Volvo Penta and ROPA, a leading agriculture equipment manufacturer, have been long working together, collaborating for the development of engines capable to push the machines made by the German manufacturer. One of them, the huge Tiger 6 beet harvester awarded with the Red Dot Design Award back in 2018, benefits from Volvo Penta Stage V D16 off-road engine, with 515 kW power transmission, 6 cylinders and 16.12 litre displacement.


ROPA has field-tested the D16 in two machines last autumn, clocking over 400 operational hours combined.

Volvo Penta and Ropa

The risks of engine failure

Michael Gruber, head of technology at ROPA, commented: «During the very short harvest season, many of our machines run 1,000 or more hours. If the engine fails or performs poorly then that means loss of productivity and income for farmers. Therefore, the engines in our machines need to be fuel-efficient, have high power, high torque, high performance at low speeds, a good service network and outstanding durability. It’s a lot to ask for, but this is why we chose Volvo Penta. We told Volvo Penta early in the development what we needed to get the machine running at optimum performance and economy. Volvo Penta took this request seriously and optimized the engine for us. As a result, the Tiger 6 harvests sugar beets with ease».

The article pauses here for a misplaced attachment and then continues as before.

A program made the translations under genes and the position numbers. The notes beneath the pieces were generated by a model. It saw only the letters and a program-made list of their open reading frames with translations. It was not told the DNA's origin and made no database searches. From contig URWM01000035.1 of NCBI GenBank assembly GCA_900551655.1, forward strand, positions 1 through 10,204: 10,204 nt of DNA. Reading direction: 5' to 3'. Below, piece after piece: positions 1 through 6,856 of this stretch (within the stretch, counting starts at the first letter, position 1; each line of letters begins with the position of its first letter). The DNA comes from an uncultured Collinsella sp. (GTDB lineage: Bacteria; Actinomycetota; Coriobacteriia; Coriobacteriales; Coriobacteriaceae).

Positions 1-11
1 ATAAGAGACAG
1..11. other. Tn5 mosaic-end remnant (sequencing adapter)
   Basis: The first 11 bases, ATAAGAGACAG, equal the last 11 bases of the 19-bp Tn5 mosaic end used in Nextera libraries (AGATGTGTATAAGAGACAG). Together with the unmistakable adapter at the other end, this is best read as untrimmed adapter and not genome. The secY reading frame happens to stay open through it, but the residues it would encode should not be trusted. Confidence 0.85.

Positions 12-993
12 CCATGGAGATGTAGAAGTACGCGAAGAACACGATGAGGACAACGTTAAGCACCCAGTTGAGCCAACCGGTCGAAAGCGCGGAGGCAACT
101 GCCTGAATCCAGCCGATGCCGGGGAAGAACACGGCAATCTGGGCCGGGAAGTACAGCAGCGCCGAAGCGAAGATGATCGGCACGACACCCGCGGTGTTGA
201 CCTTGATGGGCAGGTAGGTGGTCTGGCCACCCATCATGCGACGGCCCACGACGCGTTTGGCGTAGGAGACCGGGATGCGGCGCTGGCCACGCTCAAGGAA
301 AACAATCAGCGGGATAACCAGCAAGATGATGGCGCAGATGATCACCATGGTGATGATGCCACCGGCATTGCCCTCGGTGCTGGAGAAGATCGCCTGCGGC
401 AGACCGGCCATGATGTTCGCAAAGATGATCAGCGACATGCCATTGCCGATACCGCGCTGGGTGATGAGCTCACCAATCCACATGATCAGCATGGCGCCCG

Volvo Penta and Ropa

Volvo Penta’s Stage V D16 off-road engine with EATS

Volvo Penta and ROPA: a long-lasting collaboration

ROPA first began installing Volvo Penta engines thirty years ago, and by 1993, all machines were powered by Volvo Penta. These engines are still going strong today.


«When it comes to reliability, we have not encountered any problems with the D16, but this is not surprising. Some of our older engines have run for over 15,000 hours with little or no malfunction. Because of this, we have huge trust that these latest Volvo Penta engines will be just as durable and long-lasting», added Mr Gruber.

Volvo Penta and Ropa

Michael Gruber is the head of technology at ROPA